Behold A 3D Display, Thanks To A Speeding Foam Ball

We’ve seen 3D image projection tried in a variety of different ways, but this is a new one to us. This volumetric display by Interact Lab of the University of Sussex creates a 3D image by projecting light onto a tiny foam ball, which zips around in the air fast enough to create a persistence of vision effect. (Video, embedded below.) How is this achieved? With a large array of ultrasonic transducers, performing what researchers call ‘acoustic trapping’.

This is the same principle behind acoustic levitation devices which demonstrate how lightweight objects (like tiny polystyrene foam balls) can be made to defy gravity. But this 3D display is capable of not only moving the object in 3D space, but doing so at a high enough speed and with enough control to produce a persistence of vision effect. The abstract for their (as yet unreleased) paper claims the trapped ball can be moved at speeds of up to several meters per second.

It has a few other tricks up its sleeve, too. The array is capable of simultaneously creating sounds as well as providing a limited form of tactile feedback by letting a user touch areas of high and low air pressure created by the transducers. These areas can’t be the same ones being occupied by the speeding ball, of course, but it’s a neat trick. Check out the video below for a demonstration.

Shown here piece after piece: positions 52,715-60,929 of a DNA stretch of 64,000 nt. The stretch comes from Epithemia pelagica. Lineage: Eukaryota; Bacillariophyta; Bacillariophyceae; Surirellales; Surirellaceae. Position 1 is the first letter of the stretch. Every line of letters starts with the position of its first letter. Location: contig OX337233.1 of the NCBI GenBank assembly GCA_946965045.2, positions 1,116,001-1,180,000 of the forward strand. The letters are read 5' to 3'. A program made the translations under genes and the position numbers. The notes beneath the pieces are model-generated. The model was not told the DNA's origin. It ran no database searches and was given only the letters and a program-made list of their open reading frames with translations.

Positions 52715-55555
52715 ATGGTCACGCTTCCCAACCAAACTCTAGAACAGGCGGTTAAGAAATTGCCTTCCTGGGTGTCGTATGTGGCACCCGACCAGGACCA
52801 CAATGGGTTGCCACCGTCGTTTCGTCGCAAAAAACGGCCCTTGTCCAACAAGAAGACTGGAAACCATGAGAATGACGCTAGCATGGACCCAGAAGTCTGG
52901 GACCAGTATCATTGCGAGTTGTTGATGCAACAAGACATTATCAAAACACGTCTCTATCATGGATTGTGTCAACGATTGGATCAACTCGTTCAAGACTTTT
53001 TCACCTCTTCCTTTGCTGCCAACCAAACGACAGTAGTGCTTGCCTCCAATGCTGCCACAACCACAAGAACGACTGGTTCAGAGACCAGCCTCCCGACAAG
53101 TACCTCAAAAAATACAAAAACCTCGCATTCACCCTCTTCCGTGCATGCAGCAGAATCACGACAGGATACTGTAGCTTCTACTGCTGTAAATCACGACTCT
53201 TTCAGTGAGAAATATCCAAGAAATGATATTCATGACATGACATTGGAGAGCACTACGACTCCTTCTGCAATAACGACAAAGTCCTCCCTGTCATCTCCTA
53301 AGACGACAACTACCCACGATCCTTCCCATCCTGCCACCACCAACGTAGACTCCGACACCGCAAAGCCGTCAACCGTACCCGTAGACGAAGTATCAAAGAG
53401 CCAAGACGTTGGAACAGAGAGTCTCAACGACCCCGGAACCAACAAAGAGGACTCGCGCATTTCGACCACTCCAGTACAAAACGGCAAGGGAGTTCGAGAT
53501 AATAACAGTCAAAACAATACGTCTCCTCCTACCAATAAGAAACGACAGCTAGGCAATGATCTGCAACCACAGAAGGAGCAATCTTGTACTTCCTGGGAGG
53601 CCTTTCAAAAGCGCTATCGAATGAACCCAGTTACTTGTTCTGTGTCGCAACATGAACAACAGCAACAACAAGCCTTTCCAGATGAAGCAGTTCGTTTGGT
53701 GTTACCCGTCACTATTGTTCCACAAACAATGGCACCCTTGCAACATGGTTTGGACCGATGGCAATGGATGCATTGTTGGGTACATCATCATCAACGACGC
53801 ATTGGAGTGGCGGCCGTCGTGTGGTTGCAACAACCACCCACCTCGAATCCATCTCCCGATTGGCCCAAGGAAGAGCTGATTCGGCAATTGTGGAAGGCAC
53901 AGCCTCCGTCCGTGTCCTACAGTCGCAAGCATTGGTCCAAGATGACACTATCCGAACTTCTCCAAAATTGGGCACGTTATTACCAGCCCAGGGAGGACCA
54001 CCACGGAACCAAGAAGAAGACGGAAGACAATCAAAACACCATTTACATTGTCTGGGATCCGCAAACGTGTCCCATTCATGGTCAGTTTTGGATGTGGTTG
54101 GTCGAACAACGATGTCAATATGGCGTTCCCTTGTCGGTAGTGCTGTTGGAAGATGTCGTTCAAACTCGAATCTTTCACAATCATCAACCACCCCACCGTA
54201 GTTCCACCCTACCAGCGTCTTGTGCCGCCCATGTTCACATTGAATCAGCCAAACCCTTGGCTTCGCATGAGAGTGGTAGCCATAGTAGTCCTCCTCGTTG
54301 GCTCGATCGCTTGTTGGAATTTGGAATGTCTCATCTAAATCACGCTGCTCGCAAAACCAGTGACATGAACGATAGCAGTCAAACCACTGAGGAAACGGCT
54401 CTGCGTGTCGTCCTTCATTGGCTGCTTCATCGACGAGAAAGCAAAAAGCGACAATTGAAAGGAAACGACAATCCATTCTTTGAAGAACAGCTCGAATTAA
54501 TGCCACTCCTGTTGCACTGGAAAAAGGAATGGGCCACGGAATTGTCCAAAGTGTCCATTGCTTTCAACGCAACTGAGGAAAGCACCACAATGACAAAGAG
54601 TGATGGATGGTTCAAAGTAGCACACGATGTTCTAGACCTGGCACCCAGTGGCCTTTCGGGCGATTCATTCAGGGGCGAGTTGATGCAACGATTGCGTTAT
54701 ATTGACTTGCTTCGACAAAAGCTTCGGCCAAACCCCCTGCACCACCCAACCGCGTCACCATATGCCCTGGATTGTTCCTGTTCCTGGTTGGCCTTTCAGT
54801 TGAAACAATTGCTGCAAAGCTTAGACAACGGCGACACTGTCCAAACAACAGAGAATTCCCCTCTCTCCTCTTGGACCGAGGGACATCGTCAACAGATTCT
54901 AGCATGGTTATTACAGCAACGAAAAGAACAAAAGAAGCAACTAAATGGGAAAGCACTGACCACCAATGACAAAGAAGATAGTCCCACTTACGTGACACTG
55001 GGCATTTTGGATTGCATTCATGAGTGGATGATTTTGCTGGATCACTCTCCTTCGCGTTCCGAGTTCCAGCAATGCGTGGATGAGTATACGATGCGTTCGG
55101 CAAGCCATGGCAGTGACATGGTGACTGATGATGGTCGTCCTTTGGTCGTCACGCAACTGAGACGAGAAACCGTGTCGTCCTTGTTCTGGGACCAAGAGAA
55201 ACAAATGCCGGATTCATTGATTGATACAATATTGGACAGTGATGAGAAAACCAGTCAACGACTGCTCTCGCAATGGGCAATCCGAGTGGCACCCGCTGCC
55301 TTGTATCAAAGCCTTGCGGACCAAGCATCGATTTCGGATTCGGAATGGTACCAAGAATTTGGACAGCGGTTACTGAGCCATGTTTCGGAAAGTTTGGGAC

Acoustic levitation has applications far beyond just levitating some lightweight objects. Check out this talk from [Asier Marzo]; you might be surprised at the number of fields with clever applications for acoustic levitation.

[via The Guardian]

15 thoughts on “Behold A 3D Display, Thanks To A Speeding Foam Ball

  1. Ummm

    That IS cool but shutter speed 20 seconds???

    I am thinking that in order to achieve that persistence of vision effect one must take a long exposure with a camera. This isn’t something you are going to see with your naked eye.

    Again, still cool but probably worth mentioning.

    1. They did a long exposure for that shot but the other displayed stuff is a normal PoV effect visible to the naked eye. The ball can move several meters per second, according to the paper’s abstract.

    2. Why isnt it worth mentioning? If things were not mentioned because they were an emerging technology with no current practical use in its current state of development, almost nothing would be on this site.

    3. The full globe is a 20 second exposure, but they demonstrate the real-time display (two loops) later on in the video when they’re demonstrating using the ultrasonic transducers as a speaker.

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